PIRKHEIMER, WILLIBALD, German Humanist, b. at Eichstatt, December 5, 1470; d. at Nuremberg, December 22, 1530. He was the son of the episcopal councillor and distinguished lawyer, Johannes Pirkheimer, whose family came from Nuremberg, which Willibald regarded as his native place. He studied jurisprudence, the classics, and music at the Universities of Padua and Pavia (1489-95). In 1495 he married Crescentia Rieter (d. 1504), by whom he had five daughters. From 1498 to 1523, when he voluntarily retired, he was one of the town councillors of Nuremberg, where he was the center of the Humanistic movement, and was considered one of the most distinguished representatives of Germany. His house stood open to everyone who sought intellectual improvement, and was celebrated by Celtis as the gathering place of scholars and artists. His large correspondence shows the extent of his literary connections. In 1499, with the aid of a capable soldier, he led the Nuremberg contingent in the Swiss war, his classical history of which appeared in 1610 and won for him the name of the German Xenophon. Maximilian appointed him imperial councillor. He owes his fame to his many-sided learning, and few were as widely read as he in the Greek and Latin literatures. He translated Greek classics, e.g., Euclid, Xenophon, Plato, Ptolemy, Plutarch, Lucian, and the Church Fathers into Latin. Like Erasmus, he paid less attention to a literal rendering than to the sense of his translations, and thus produced works which can be compared with the best of the translated literature of that period. He also wrote a work on the earliest history of Germany, and was interested in astronomy, mathematics, the natural sciences, numismatics, and art. Albert Durer was one of his friends and has painted his characteristic portrait. He defended Reuchlin in the latter’s dispute with the theologians of Cologne.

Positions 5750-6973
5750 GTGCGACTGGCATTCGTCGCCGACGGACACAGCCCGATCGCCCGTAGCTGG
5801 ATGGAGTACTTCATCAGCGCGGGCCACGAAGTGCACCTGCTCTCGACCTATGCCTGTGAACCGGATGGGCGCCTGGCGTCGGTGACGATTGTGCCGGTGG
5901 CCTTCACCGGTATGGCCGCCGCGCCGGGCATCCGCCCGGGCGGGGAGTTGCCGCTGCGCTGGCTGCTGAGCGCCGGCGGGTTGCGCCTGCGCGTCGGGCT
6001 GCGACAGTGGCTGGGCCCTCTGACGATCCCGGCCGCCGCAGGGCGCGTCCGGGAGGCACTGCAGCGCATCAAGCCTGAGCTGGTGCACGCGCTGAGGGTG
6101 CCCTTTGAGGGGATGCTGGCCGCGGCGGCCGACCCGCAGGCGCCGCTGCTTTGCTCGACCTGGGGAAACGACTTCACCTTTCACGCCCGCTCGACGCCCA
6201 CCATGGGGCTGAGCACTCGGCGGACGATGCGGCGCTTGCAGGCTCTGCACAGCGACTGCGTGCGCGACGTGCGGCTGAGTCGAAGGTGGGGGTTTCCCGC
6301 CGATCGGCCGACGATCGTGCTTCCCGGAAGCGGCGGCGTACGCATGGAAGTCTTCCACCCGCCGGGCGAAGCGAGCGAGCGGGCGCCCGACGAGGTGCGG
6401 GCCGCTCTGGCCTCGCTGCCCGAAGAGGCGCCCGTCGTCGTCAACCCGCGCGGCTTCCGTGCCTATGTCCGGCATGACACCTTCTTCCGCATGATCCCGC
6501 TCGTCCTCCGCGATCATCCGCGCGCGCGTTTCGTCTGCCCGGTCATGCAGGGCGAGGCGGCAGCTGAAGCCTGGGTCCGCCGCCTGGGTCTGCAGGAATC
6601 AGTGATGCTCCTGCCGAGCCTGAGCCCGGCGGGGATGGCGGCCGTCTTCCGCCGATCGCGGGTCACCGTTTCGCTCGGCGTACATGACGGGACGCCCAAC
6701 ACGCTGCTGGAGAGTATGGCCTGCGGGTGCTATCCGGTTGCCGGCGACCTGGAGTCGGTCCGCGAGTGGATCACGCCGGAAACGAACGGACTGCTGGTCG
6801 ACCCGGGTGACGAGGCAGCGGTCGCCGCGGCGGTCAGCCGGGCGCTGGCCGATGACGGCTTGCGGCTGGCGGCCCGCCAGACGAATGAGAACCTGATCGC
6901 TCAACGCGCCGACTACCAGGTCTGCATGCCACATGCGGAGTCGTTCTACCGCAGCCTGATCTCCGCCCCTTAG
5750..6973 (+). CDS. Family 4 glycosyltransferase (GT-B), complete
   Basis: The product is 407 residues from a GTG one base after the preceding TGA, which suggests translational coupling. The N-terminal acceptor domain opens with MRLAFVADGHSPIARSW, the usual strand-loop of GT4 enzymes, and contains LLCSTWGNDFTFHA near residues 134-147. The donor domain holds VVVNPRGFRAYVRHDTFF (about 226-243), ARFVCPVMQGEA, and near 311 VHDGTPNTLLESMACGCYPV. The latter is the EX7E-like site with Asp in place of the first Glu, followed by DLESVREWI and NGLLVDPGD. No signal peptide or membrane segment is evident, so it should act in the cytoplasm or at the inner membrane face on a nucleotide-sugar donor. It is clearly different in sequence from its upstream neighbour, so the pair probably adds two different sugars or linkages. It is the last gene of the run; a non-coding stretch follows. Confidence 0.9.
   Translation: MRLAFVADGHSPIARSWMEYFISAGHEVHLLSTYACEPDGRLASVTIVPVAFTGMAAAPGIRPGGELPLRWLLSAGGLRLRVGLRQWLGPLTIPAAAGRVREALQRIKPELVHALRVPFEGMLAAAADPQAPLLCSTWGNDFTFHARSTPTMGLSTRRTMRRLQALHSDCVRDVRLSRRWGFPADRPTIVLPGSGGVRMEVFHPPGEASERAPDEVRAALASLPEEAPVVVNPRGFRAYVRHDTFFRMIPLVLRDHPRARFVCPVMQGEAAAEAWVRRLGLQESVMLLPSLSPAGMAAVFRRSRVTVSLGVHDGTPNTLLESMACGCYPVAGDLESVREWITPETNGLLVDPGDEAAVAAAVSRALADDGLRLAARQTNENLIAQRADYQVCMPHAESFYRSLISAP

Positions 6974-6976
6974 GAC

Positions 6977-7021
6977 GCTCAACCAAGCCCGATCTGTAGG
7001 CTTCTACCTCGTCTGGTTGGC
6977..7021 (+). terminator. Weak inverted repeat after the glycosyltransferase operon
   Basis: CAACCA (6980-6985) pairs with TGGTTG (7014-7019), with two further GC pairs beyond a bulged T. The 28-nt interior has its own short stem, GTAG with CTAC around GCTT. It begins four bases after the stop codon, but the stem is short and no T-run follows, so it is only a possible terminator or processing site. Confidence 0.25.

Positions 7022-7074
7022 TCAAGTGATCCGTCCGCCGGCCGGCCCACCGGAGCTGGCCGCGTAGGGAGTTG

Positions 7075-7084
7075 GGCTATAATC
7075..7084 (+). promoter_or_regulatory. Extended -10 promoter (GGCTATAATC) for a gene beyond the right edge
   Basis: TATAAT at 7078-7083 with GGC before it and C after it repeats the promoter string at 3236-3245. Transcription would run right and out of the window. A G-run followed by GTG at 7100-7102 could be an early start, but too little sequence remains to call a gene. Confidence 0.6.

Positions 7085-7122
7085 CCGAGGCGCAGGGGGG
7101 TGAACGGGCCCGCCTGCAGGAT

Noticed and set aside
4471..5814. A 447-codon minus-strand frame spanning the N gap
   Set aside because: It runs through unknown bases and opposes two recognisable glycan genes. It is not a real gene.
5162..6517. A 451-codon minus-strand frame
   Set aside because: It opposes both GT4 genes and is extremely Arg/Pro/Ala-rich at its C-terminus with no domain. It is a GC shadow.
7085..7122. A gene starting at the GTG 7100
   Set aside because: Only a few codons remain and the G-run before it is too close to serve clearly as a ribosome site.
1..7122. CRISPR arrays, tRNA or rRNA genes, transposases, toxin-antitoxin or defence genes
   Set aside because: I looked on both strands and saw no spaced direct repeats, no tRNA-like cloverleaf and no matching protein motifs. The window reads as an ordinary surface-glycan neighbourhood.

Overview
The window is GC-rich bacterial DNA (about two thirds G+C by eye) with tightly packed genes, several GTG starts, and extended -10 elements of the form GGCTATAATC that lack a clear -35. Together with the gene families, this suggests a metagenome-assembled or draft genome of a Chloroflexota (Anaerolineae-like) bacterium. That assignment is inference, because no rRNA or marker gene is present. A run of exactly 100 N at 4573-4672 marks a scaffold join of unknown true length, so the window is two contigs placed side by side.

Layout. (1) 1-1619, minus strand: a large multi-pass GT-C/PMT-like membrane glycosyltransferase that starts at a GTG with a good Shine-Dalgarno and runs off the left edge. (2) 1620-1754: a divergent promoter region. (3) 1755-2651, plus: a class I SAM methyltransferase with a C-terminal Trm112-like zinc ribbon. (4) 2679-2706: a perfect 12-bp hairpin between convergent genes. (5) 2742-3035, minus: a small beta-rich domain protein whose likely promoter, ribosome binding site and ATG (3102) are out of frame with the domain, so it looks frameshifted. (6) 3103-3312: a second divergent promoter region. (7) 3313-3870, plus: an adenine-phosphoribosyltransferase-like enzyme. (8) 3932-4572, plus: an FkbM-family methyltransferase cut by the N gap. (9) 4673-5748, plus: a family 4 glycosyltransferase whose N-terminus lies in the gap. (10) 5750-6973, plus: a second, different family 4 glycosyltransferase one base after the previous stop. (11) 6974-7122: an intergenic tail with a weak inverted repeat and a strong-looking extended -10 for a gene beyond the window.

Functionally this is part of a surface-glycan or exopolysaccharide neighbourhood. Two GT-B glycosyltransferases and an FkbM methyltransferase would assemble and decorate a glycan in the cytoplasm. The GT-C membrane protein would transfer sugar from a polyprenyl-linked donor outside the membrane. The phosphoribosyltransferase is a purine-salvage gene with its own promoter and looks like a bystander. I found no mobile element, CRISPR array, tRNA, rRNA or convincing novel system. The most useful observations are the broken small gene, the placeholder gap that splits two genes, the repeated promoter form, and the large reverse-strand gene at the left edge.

At the beginning of the Reformation he took sides with Luther, whose able opponent, Johann Eck, he attacked in the coarse satire “Eckius dedolatus” (Eck planed down). On behalf of Luther he also wrote a second bitter satire, in an unprinted comedy, called “Schutzschrift”. Consequently his name was included in the Bull of excommunication of 1520, and in 1521 he was absolved “not without painful personal humiliation”, was required to acknowledge Luther’s doctrine to be heresy, and denounce it formally by oath. Nevertheless, up to 1525 his sympathies were with the Reformation, but as the struggle went on, like many other Humanists, he turned aside from the movement and drew towards the Church, with which he did not wish to break. In Luther, whom he had at first regarded as a reformer, he saw finally a teacher of false doctrines, “completely a prey to delusion and led by the evil fiend”. Luther’s theological ideas had never been matters of conscience to him, hence the results of the changes, the decay of the fine arts, the spread of the movement socially and economically, the religious quarrels, and the excesses of zealots repelled him as it did his friend Erasmus who was in intellectual sympathy with him. His sister, Charitas, was the Abbess of the Convent of St. Clara at Nuremberg, where another sister, Clara, and his daughters, Katharina and Crescentia, were also nuns. From 1524 they were troubled by the petty annoyances and “efforts at conversion” of the city council that had become Lutheran. This affected him deeply and aided in extinguishing his enthusiasm for the Reformation. His last literary labor, which he addressed to the council in 1530, was on behalf of the convent; this was the “Oratio apologetica monialium nomine”, a masterpiece of its kind.